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These highlights do not include all the information needed to use PHOTREXA VISCOUS and PHOTREXA safely and effectively. See full prescribing information for PHOTREXA VISCOUS and PHOTREXA. PHOTREXA VISCOUS (riboflavin 5’-phosphate in 20% dextran ophthalm | Photrexa Viscous [Avedro, Inc.] | BioPortfolio

13:43 EST 27th January 2019 | BioPortfolio

Note: While we endeavour to keep our records up-to-date one should not rely on these details being accurate without first consulting a professional. Click here to read our full medical disclaimer.

1. INDICATIONS AND USAGE

PHOTREXA® VISCOUS and PHOTREXA® are indicated for use in corneal collagen cross-linking in combination with the KXL™ System for the treatment of

1.1 Progressive keratoconus

1.2 Corneal ectasia following refractive surgery

2. DOSAGE AND ADMINISTRATION

Using topical anesthesia, debride the epithelium to a diameter of approximately 9 mm using standard aseptic technique. Post epithelial debridement, instill 1 drop of PHOTREXA VISCOUS topically on the eye every 2 minutes for 30 minutes.

At the end of the 30 minute soaking period, examine the eye under the slit lamp for the presence of a yellow flare in the anterior chamber. If the yellow flare is not detected, instill 1 drop of PHOTREXA VISCOUS every 2 minutes for an additional 2 to 3 drops and recheck for the presence of a yellow flare. This process can be repeated as necessary.

Once the yellow flare is observed, perform ultrasound pachymetry. If corneal thickness is less than 400 microns, instill 2 drops of PHOTREXA every 5 to 10 seconds until the corneal thickness increases to at least 400 microns. Irradiation should not be performed unless this 400 micron threshold is met and the yellow flare is seen.

Irradiate the eye for 30 continuous minutes at 3mW/cm at a wavelength of 365 nm, centered over the cornea, using the KXL System as per the instructions in the KXL manual. During irradiation, continue topical instillation of PHOTREXA VISCOUS onto the eye every 2 minutes for the 30 minute irradiation period.

For topical ophthalmic use. Do not inject.

Single use PHOTREXA VISCOUS and PHOTREXA only. Discard syringe(s) after use.

PHOTREXA VISCOUS and PHOTREXA are for use with the KXL System only.

PLEASE REFER TO THE KXL OPERATOR’S MANUAL FOR SPECIFIC DEVICE INSTRUCTIONS.

3. DOSAGE FORMS AND STRENGTHS

3.1 PHOTREXA VISCOUS

PHOTREXA VISCOUS in a 3 mL glass syringe containing sterile 1.56 mg/mL riboflavin 5’-phosphate in 20% dextran ophthalmic solution for topical administration.

3.2 PHOTREXA

PHOTREXA in a 3 mL glass syringe containing sterile 1.46 mg/mL riboflavin 5’-phosphate ophthalmic solution for topical administration.

4. CONTRAINDICATIONS

None.

5. WARNINGS AND PRECAUTIONS

Ulcerative keratitis can occur. Monitor for resolution of epithelial defects. [See Adverse Reactions (6) ].

6. ADVERSE REACTIONS

The following clinically significant adverse reactions are described elsewhere in the labeling:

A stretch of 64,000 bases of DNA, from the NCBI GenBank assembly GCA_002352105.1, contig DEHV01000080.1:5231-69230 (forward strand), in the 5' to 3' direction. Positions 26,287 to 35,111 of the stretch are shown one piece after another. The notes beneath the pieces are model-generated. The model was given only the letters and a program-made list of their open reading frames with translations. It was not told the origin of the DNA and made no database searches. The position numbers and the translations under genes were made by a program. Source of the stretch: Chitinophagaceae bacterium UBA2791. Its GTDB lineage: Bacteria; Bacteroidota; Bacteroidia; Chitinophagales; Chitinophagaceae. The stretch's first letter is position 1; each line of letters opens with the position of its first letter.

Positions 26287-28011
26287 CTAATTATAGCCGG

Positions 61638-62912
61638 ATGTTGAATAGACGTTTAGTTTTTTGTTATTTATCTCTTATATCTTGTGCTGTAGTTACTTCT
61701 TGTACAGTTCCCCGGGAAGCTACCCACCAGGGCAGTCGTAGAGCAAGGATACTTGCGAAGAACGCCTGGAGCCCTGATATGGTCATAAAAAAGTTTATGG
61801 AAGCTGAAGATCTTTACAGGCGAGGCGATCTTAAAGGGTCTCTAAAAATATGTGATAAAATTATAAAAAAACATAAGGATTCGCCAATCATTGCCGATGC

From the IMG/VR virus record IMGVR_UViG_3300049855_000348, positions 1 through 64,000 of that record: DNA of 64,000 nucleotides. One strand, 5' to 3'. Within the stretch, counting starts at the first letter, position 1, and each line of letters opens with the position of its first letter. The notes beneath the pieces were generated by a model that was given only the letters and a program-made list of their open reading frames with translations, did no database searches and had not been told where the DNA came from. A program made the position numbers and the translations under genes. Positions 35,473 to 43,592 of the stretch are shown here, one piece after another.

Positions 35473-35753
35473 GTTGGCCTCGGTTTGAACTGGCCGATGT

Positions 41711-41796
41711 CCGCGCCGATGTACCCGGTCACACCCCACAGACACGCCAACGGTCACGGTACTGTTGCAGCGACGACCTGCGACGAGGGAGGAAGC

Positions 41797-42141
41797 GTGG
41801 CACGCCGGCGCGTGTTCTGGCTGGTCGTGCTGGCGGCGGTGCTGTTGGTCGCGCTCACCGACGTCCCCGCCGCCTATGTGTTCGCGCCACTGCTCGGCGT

Ulcerative keratitis [Warnings and Precautions ( 5 )]

6.1 Clinical Trials Experience

Because clinical trials are conducted under widely varying conditions, adverse reaction rates observed in the clinical trials of a drug cannot be directly compared to rates in the clinical trials of another drug and may not reflect the rates observed in practice.

The safety of the corneal collagen cross-linking procedure was evaluated in 3 randomized, parallel-group, open-label, sham-controlled trials; patients were followed up for 12 months. Study 1 enrolled patients with progressive keratoconus or corneal ectasia following refractive surgery. Study 2 enrolled only patients with progressive keratoconus, and Study 3 enrolled only patients with corneal ectasia following refractive surgery. In each study, only one eye of each patient was designated as the study eye. Study eyes were randomized to receive one of the two study treatments (CXL or sham) at the baseline visit and were followed up at Day 1, Week 1, and Months 1, 3, 6, and 12. At Month 3 or later, sham study eyes and non-study eyes had the option of receiving CXL treatment, and were followed-up for 12 months from the time of receiving CXL treatment. Each CXL treated eye received a single course of CXL treatment only.

Safety data were obtained from: 193 randomized CXL study eyes (102 keratoconus, 91 corneal ectasia), 191 control eyes, and 319 nonrandomized CXL non-study eyes (191 keratoconus, 128 corneal ectasia). Overall, 512 eyes (293 keratoconus, 219 corneal ectasia) in 364 patients received CXL treatment.

In progressive keratoconus patients, the most common ocular adverse reactions in any CXL-treated eye were corneal opacity (haze), punctate keratitis, corneal striae, corneal epithelium defect, eye pain, reduced visual acuity, and blurred vision (Table 1).

In corneal ectasia patients, the most common ocular adverse reactions were corneal opacity (haze), corneal epithelium defect, corneal striae, dry eye, eye pain, punctate keratitis, photophobia, reduced visual acuity, and blurred vision. These events are expected sequelae following epithelial corneal debridement and occurred at a higher incidence than observed in control patients, who did not undergo debridement or exposure to UVA light (Table 1).

Adverse events reported in non-study, non-randomized CXL treated were similar in terms of preferred terms and frequency to those seen in randomized study eyes.